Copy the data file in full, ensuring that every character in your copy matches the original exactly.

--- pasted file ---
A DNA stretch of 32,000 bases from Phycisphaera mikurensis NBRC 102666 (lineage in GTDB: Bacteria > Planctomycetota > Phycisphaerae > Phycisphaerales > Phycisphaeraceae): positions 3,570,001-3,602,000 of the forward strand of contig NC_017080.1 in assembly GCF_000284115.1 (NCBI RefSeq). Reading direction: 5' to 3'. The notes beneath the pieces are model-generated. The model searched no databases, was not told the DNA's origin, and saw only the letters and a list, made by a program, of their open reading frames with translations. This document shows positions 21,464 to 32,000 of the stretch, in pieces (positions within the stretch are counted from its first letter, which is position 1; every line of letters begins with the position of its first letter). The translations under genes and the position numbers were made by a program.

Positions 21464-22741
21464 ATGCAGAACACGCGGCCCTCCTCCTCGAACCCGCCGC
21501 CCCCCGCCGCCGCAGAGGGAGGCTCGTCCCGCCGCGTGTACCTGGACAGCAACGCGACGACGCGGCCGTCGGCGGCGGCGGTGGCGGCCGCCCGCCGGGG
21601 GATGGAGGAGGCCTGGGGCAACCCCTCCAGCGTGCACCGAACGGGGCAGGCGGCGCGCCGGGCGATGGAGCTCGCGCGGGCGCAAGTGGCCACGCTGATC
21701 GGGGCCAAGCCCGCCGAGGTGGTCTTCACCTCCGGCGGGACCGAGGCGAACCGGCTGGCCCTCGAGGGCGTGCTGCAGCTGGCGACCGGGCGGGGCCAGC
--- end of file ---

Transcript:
A DNA stretch of 32,000 bases from Phycisphaera mikurensis NBRC 102666 (lineage in GTDB: Bacteria > Planctomycetota > Phycisphaerae > Phycisphaerales > Phycisphaeraceae): positions 3,570,001-3,602,000 of the forward strand of contig NC_017080.1 in assembly GCF_000284115.1 (NCBI RefSeq). Reading direction: 5' to 3'. The notes beneath the pieces are model-generated. The model searched no databases, was not told the DNA's origin, and saw only the letters and a list, made by a program, of their open reading frames with translations. This document shows positions 21,464 to 32,000 of the stretch, in pieces (positions within the stretch are counted from its first letter, which is position 1; every line of letters begins with the position of its first letter). The translations under genes and the position numbers were made by a program.

Positions 21464-22741
21464 ATGCAGAACACGCGGCCCTCCTCCTCGAACCCGCCGC
21501 CCCCCGCCGCCGCAGAGGGAGGCTCGTCCCGCCGCGTGTACCTGGACAGCAACGCGACGACGCGGCCGTCGGCGGCGGCGGTGGCGGCCGCCCGCCGGGG
21601 GATGGAGGAGGCCTGGGGCAACCCCTCCAGCGTGCACCGAACGGGGCAGGCGGCGCGCCGGGCGATGGAGCTCGCGCGGGCGCAAGTGGCCACGCTGATC
21701 GGGGCCAAGCCCGCCGAGGTGGTCTTCACCTCCGGCGGGACCGAGGCGAACCGGCTGGCCCTCGAGGGCGTGCTGCAGCTGGCGACCGGGCGGGGCCAGC